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A peek into the world of Frédéric Malle

Frédéric Malle in his New York office photographed by Emily Andrews for The New York Times


A master of his trade, Frédéric Malle is one of the few to be able to grasp perfumery as a whole because he has a deep knowledge of every aspect of it: from creation, composition, manufacturing and packaging design, to store design and communication. An art historian, designer, photographer, collector and businessman, Frédéric Malle defies convenient labels. It’s no small task to find the right angle from which to capture a portrait of this man whose heart is that of an entrepreneur as much as an aesthete.

Frédéric Malle is a man who doesn’t fall under any existing schema, any pre-established type. Indeed, as he explains, this is why he was far happier studying in London and New York, as opposed to France, where his curiosity, creativity, and need for freedom would not have sat well with the stricter educational protocols.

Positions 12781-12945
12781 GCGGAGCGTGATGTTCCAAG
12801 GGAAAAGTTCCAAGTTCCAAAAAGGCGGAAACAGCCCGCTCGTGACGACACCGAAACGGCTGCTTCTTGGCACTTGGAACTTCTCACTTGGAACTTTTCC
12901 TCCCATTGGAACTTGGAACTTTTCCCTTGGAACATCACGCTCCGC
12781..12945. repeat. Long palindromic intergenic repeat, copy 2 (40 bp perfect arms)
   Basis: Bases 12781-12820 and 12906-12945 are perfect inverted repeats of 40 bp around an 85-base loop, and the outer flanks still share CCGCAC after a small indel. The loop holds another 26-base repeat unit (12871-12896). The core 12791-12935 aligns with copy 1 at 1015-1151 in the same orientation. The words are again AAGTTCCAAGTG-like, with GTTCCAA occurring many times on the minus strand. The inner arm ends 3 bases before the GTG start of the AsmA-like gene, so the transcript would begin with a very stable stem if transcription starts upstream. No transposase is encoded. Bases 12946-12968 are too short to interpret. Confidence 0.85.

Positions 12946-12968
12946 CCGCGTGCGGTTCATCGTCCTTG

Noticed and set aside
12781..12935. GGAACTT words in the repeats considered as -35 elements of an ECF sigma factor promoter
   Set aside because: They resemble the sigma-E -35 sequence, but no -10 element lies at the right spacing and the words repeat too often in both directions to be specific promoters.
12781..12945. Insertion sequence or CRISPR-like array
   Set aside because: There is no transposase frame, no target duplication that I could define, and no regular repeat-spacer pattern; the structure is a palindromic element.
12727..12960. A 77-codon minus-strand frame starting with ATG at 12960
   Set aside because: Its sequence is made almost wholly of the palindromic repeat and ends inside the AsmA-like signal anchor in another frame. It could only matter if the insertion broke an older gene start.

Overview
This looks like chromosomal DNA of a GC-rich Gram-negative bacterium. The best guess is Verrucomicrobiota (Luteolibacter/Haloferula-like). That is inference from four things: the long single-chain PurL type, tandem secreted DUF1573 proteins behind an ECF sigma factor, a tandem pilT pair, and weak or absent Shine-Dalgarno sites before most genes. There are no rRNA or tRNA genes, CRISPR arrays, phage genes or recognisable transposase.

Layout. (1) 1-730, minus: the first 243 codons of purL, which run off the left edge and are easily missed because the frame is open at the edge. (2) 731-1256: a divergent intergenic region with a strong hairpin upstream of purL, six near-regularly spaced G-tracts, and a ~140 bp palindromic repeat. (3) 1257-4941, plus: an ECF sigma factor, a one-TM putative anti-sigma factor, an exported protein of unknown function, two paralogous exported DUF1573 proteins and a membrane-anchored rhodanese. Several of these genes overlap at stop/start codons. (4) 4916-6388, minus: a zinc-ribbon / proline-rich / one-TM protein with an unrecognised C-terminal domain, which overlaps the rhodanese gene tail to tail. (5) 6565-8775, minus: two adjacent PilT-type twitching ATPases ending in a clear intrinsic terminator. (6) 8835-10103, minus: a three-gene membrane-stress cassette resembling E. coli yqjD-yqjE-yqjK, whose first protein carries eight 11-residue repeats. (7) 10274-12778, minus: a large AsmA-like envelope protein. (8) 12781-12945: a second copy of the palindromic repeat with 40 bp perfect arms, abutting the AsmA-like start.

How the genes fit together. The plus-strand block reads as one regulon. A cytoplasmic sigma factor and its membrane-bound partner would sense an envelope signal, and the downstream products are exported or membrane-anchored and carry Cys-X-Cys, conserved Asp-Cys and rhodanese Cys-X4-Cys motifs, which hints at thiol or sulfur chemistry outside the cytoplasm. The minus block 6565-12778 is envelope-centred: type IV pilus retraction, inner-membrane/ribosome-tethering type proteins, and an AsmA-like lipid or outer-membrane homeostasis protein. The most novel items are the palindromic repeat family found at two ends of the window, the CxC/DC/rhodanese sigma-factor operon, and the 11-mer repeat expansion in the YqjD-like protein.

From his great-grandfather, who headed up the industrial concern Beghin Say, and his father, a merchant banker for Lehman Brothers working between Paris and New York, Frédéric Malle inherited an entrepreneurial spirit, a taste for fine automobiles, and a sense of business on an international scale. From his maternal grandfather Serge Heftler-Louiche, a childhood friend of Christian Dior, for whom he created Parfums Christian Dior, and from his mother who would guide its development for forty-seven years, he inherited his passion for perfume along with a proven gift for understanding and recognizing scents. Finally, from his uncle Louis Malle, an innate predisposition to freedom, independence, and creativity.

At the intersection of all these influences and multiple inheritances though, it must be said that Frédéric Malle has also developed numerous talents that are particular to him alone.